Page 14 - Empowering pre-service teachers through inquiry - Lidewij van Katwijk
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                                Chapter 1
 Considering the many positive claims made about the value of pre-service teacher research and inquiry as a teacher education pedagogy and the lack of studies regarding its learning outcomes in a bachelor’s degree programme, the main question of this thesis is as follows: What is the added value of pre-service teacher inquiry in primary teacher education?
2 Previous research
The past decades have witnessed worldwide growth in attention to practitioner research and the role of pre-service teacher research in teacher education. In Appendix A, we present an overview of previous research, identifying the focus, countries involved, main findings and methodology of these studies. We determined that although findings from master’s degree and post-graduate programmes in various countries can provide some insight into the contribution of practitioner research to professional development of (pre-service) teachers, a knowledge gap remains regarding pre-service teacher research in bachelor’s degree programmes for teacher education. Furthermore, this overview uncovered a variety of definitions and a confusion of concepts. Therefore, the next paragraphs define the essential concepts regarding pre-service teacher research in primary teacher education in the Netherlands.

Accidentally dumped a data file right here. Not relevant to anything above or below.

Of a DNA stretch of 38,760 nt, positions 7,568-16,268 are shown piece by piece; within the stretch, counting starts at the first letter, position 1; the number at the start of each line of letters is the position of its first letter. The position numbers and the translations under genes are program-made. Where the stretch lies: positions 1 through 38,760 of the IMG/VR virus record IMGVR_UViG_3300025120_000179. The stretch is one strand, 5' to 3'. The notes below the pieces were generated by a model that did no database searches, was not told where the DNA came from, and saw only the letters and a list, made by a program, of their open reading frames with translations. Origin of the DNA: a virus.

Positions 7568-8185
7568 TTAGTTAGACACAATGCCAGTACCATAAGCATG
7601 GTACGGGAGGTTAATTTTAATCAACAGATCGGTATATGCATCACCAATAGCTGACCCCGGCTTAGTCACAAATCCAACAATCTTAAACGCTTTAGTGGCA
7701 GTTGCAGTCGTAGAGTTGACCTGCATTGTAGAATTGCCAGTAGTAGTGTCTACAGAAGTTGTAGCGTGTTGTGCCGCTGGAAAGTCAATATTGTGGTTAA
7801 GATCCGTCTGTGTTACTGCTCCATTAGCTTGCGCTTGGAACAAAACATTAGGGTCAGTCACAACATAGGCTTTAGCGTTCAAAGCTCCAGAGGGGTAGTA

When describing teacher education programmes, extant studies typically use the terms ‘research’ and ‘inquiry’ interchangeably (Munthe & Rogne, 2015). In our context, we prefer the term ‘inquiry’ to ‘research’, though the distinction between the two does not exist in Dutch. ‘Inquiry is a process of systematic, rigorous and critical reflection about professional practice, and the contexts in which it occurs, in ways that question taken-for-granted assumptions. Its purpose is to inform decision-making for action’ (Reid, 2004, p. 4). Inquiry involves educators pursuing their ‘wonderings’, as well as using theory behind practices and exploring alternatives systematically. By contrast, the use of a variety of quantitative and qualitative research methods, scientific, international literature and peer review, as well as the construction of advancing knowledge that is applicable to other researchers, is essential to research but optional for inquiry. The ability to conduct research is a requirement at master’s degree and doctoral levels (Munthe & Rogne, 2015). One of the major goals of teacher research is to contribute to the knowledge base of educational research (Hammerness, 2006; Zwart et al., 2015); therefore, the term ‘inquiry’ fits better with the aims of primary

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